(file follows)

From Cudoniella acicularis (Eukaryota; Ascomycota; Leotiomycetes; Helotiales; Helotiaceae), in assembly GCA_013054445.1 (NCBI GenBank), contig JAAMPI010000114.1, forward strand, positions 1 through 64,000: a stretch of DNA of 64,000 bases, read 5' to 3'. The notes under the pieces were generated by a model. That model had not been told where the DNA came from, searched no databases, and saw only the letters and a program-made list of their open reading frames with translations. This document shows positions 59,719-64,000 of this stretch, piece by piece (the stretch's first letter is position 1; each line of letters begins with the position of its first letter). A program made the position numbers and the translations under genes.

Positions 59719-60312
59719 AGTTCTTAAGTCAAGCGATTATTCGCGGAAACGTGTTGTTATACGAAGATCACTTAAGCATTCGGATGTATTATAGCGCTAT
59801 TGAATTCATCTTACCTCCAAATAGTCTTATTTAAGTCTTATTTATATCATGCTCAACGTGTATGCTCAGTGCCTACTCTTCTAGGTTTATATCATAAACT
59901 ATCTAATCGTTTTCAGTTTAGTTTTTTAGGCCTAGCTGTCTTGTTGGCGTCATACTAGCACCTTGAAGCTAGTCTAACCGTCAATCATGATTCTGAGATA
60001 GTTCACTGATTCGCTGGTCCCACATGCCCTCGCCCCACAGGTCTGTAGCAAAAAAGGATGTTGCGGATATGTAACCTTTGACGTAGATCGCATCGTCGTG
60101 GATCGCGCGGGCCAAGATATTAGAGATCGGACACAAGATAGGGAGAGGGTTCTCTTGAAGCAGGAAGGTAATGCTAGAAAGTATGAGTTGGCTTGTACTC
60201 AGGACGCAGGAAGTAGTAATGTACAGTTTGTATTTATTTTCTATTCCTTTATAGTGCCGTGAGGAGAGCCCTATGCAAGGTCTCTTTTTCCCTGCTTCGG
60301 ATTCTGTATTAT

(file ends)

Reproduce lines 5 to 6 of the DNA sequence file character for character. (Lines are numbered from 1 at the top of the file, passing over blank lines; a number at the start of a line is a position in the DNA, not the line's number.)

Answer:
59901 ATCTAATCGTTTTCAGTTTAGTTTTTTAGGCCTAGCTGTCTTGTTGGCGTCATACTAGCACCTTGAAGCTAGTCTAACCGTCAATCATGATTCTGAGATA
60001 GTTCACTGATTCGCTGGTCCCACATGCCCTCGCCCCACAGGTCTGTAGCAAAAAAGGATGTTGCGGATATGTAACCTTTGACGTAGATCGCATCGTCGTG